What is an Economic Environment?
An economic environment refers to many factors that have an impact in the market because they can influence commercial and consumer behaviors. These factors are external to companies and hence hard or impossible to control. But companies need to evaluate the conditions and use it as part of their decision-making process. The economic environment a company operates in will impact how the business develops and what performance they will have. The factors can appear to be opportunities or threats to the company and it is their responsibility to identify the changes and design action plans to address those changes.
The factors can be part of microeconomics or macroeconomics. Microeconomic factors are things that happen within an individual company or industry and do not affect the whole economy. Some examples are competitors, demand, suppliers, and distribution chain. Macroeconomic factors are things that affect the entire economy as they are more generic and within a larger scale. Some examples are unemployment, inflation, and interest rates.
It is also important to stress that sometimes the economic factors are perceptions of the consumer. Because of this, a company needs to not only understand the real factors in the economic environment, but also understand the perception of their customer towards the environment.
Economic environment studies future economic conditions, current economic conditions or conditions of the recent past. The priority lays in understanding the leading indicators within your economy and what economic reactions may yield in the immediate future (three to six months).
Examples of Economic Indicators
Let’s review some economic indicators and what the impacts can be in a business setting.
The income of the customers will define their ability to spend money on the products offered in the market. This is often referred to as purchasing power. As income fluctuates for a customer, the decisions made on what to purchase and how much to purchase might change. If the customer receives a raise, they might be willing to switch to a premium brand. If the customer suffers a pay cut, they might decide to buy less amount than they used to until they have more money. Unemployment is another economic factor and it acts like income. It can sometimes have a bigger impact as often the customer doesn’t know how long the unemployment will last for and might make more drastic adjustments to its purchasing behaviors. Business can only succeed if the demand for the products they are manufacturing remains steady.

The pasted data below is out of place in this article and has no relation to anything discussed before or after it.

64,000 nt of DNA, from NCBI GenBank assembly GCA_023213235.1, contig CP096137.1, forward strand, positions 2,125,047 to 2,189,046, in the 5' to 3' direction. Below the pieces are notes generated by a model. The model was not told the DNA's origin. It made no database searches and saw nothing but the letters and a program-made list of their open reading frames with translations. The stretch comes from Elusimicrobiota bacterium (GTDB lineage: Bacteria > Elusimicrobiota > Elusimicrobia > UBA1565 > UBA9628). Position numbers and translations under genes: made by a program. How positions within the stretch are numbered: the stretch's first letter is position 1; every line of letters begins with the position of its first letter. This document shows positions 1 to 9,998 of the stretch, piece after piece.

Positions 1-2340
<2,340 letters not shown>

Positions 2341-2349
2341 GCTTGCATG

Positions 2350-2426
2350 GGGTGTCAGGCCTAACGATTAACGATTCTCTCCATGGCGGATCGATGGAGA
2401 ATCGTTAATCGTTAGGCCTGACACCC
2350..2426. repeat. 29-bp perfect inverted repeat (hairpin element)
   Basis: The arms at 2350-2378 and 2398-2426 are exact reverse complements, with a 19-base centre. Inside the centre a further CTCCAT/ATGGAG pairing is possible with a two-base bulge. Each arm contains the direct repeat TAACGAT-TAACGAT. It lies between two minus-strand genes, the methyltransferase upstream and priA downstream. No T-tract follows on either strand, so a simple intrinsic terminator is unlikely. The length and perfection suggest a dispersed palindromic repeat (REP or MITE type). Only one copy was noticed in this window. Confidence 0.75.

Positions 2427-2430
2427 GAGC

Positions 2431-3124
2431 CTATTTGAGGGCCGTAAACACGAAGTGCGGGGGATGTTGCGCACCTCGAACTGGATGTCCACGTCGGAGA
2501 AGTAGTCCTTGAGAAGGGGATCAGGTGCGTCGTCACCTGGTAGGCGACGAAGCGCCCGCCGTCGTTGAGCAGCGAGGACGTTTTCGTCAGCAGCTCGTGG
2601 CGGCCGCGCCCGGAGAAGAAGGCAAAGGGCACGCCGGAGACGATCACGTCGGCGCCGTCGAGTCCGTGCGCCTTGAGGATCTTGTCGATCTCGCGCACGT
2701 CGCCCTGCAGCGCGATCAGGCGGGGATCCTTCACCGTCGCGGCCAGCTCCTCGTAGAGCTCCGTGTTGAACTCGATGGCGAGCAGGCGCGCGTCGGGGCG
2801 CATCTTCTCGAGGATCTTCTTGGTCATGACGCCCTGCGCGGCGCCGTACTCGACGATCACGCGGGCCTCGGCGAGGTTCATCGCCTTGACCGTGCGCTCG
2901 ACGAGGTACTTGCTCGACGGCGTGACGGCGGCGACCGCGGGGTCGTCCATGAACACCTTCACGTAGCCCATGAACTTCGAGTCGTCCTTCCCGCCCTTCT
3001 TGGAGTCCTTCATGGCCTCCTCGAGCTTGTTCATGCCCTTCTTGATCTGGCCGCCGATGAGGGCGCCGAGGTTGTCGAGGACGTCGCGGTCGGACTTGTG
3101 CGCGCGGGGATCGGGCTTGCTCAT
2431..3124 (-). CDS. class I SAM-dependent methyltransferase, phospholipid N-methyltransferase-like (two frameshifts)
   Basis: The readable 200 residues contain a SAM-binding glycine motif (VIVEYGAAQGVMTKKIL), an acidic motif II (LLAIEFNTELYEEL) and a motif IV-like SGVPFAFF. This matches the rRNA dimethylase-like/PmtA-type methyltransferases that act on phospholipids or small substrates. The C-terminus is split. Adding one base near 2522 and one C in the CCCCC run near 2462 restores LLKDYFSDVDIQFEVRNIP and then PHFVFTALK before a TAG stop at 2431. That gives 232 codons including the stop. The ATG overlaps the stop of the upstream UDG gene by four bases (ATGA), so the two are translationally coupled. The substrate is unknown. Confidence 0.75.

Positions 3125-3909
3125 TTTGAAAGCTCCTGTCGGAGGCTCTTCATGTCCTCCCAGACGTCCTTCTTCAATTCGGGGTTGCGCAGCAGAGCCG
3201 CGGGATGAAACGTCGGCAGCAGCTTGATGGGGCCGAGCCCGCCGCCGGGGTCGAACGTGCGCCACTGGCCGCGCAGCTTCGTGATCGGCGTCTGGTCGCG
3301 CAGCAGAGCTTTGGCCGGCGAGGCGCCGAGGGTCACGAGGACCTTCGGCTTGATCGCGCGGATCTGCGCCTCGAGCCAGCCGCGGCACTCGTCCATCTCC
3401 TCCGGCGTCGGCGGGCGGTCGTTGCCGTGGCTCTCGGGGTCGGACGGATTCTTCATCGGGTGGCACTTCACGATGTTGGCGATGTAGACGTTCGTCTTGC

It is also important to understand the culture of the countries a company is selling products too. There are emerging markets that have a saving rather than spending mentality. If a customer is concentrated in saving, even though there is purchasing power and income to purchase, there is no guarantee that the buyer will purchase.
Inflation is an increase in prices dictated by the market. The increase can come from material suppliers and or finished products. For products and services which sales fluctuate based on pricing, also known as price elastic, they will get impacted when a period of inflation generates. Businesses are constantly working to become more efficient and generate savings to fight inflation and hence maintain or raise their levels of volume.
It is believed that crude oil price is the dictating factor of the stability or instability of the economy. Many different factors are linked into the increase or decrease of the price of crude oil. It is often the first step in major movements of all commodities and exchange rates.
It is important to understand exchange rates for any business that imports, exports or has business arrangements with other countries of different currency. This economic factor has become more important through time as supply chains become more global in nature. For a company that exports, it is more profitable to do so when the currency of the country exporting to is weaker. For a company that imports, they can lose money if they are importing from countries whose currency is higher. So businesses would want to balance these differences by exporting to countries with strong currency and importing from countries with weak currency, as long as the business rules allow it. The company might also decide to manufacture the products in countries with lower labor costs, as long as they have a plan for currency appreciation. A business should also consider diversifying locations just as an individual should diversify the investing portfolio.